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If Netflix and Amazon want to be the disrupters of television, Crackle wants to imitate it.
The Sony-owned streaming service used its short time at the Television Critics Association summer press tour to announce an update to its streaming television app that mirrors the linear TV experience. A new feature called Always On, which was first announced in April, auto-plays a scheduled program immediately upon the app’s launch.
Andy Kaplan, president of worldwide networks at Sony Pictures Television, took the stage to plug the new feature, noting that Crackle would “look more like a traditional cable channel with all the benefits of on-demand viewing.” He added that Crackle would soon begin scheduling the Always On feature, creating programming blocks for daytime, primetime and late night.
Although Crackle introduced its first original series, Comedians in Cars Getting Coffee, in 2012 — the same year that Netflix joined the original programming fray with Lilyhammer — the streamer has lagged behind its competitors in volume of content. In fact, after tackling a handful of comedy and film projects, Crackle was at the TCA event on Wednesday to promote its first hour-long drama, The Art of More.
The series, which seeks to showcase the gritty underbelly of the high-stakes New York auction world, marks Dennis Quaid‘s return to television following the cancelation of CBS drama Vegas in 2013. “It used to be you had movies and television and you wouldn’t cross over,” Quaid said during the show’s TCA panel, noting that that has changed. “There’s so much exciting material being done on television. It’s a draw. Everyone wants to do TV now.”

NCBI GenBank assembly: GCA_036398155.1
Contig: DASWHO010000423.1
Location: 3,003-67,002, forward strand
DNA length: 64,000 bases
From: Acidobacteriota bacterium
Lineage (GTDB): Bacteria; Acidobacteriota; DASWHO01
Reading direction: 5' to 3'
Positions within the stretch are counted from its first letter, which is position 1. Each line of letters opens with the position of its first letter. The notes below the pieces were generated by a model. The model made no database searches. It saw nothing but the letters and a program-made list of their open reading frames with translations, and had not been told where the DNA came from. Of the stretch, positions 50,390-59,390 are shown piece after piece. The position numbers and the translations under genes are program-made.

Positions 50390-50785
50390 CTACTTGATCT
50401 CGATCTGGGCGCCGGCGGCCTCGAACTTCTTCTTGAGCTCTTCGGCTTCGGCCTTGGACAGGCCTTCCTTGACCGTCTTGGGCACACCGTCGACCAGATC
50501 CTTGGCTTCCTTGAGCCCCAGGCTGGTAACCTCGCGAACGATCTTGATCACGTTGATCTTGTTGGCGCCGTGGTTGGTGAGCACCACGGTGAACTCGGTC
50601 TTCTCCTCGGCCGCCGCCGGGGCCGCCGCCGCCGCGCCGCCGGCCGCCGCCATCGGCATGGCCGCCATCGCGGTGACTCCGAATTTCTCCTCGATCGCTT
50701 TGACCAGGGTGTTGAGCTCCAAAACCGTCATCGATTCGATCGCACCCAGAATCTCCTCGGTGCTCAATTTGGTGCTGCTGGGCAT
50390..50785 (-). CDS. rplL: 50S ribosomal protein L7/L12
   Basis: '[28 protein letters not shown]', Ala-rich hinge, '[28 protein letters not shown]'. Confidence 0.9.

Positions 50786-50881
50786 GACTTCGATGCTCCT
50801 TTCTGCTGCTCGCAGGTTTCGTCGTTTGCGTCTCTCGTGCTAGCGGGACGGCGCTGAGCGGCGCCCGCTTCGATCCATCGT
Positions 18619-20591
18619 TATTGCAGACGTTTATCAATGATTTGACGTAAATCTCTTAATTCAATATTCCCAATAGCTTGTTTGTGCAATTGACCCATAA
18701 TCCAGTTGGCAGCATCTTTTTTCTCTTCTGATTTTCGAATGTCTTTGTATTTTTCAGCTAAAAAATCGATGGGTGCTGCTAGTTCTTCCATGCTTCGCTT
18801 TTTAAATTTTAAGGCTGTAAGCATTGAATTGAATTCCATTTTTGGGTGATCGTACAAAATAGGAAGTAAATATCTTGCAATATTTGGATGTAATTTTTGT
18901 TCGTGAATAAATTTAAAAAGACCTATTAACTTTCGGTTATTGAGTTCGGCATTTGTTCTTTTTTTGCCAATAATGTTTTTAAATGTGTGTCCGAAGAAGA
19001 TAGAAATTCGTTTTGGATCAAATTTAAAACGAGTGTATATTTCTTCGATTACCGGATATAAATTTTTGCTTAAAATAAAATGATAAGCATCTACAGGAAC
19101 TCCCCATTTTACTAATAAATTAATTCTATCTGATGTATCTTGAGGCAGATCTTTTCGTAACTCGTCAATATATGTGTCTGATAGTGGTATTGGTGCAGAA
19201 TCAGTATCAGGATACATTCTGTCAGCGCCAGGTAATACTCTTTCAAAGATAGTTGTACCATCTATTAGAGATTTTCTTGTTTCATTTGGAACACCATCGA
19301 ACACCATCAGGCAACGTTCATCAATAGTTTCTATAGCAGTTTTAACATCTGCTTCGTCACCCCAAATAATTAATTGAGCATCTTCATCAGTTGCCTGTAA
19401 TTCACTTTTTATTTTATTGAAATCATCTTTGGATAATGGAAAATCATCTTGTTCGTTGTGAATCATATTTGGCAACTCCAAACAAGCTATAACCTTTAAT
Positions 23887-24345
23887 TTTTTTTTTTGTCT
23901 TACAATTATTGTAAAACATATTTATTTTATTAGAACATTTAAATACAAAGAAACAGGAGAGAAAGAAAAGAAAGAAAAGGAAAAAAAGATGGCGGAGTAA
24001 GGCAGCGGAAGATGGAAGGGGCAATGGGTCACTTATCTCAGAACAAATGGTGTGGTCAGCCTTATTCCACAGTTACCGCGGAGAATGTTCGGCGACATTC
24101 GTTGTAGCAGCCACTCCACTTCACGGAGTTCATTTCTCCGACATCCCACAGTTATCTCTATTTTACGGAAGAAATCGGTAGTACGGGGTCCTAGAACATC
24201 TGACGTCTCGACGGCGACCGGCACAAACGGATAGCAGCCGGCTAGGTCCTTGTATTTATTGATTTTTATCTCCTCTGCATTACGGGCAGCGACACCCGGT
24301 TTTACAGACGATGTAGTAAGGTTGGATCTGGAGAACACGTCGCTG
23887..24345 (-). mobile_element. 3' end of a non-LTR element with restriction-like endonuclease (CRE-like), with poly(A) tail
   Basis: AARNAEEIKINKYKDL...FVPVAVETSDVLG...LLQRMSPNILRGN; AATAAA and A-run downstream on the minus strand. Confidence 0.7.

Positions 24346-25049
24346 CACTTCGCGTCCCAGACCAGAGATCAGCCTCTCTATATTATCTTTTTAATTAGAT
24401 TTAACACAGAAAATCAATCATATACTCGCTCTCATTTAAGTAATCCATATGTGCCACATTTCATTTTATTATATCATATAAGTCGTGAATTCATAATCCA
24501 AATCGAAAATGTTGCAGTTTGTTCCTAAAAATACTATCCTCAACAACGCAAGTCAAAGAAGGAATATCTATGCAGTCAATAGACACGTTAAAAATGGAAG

Quaid executive produces and stars in The Art of More as Sam Brukner, a self-made billionaire and art collector whose business is being courted by Christian Cooke‘s Graham Connor, a war veteran who remade himself in the art and auction world by using the connections he made while smuggling antiquities during his years as a soldier in Iraq. Kate Bosworth and Cary Elwes also star.
Series creators Gardner Stern (The Practice) and Chuck Rose (Almost Dangerous) plan to format the 10-episode series as a sort of procedural with a new auction that will drive each episode’s narrative in addition to exploring some broader season arcs.
The art world has been little explored on television, and Cooke credits Crackle for ordering a series with a unique point-of-view. “We all feel quite lucky that this is not a subject matter that’s been seen on television before,” he said. “We get to tackle the subject matter on a streaming service, which is the future of television.”
But working with Crackle doesn’t provide all the freedoms that typically come with a streaming outlet. Because it is ad-supported, the writers have to avoid some swear words. “There are a few restrictions, but we have more leeway,” said Stern, joking, “we haven’t tried for the full frontal yet but you never know.”
The Art of More premieres November 19 on Crackle, which is available online and on connected TV devices including Apple TV and Roku.
Another new series coming to the streamer is Bryan Cranston-produced stop-motion animated series Supermansion, which premieres Dec. 17. Jerry Seinfeld‘s Comedians in Cars Getting Coffee returns January 6 and Sports Jeopardy! returns September 23.
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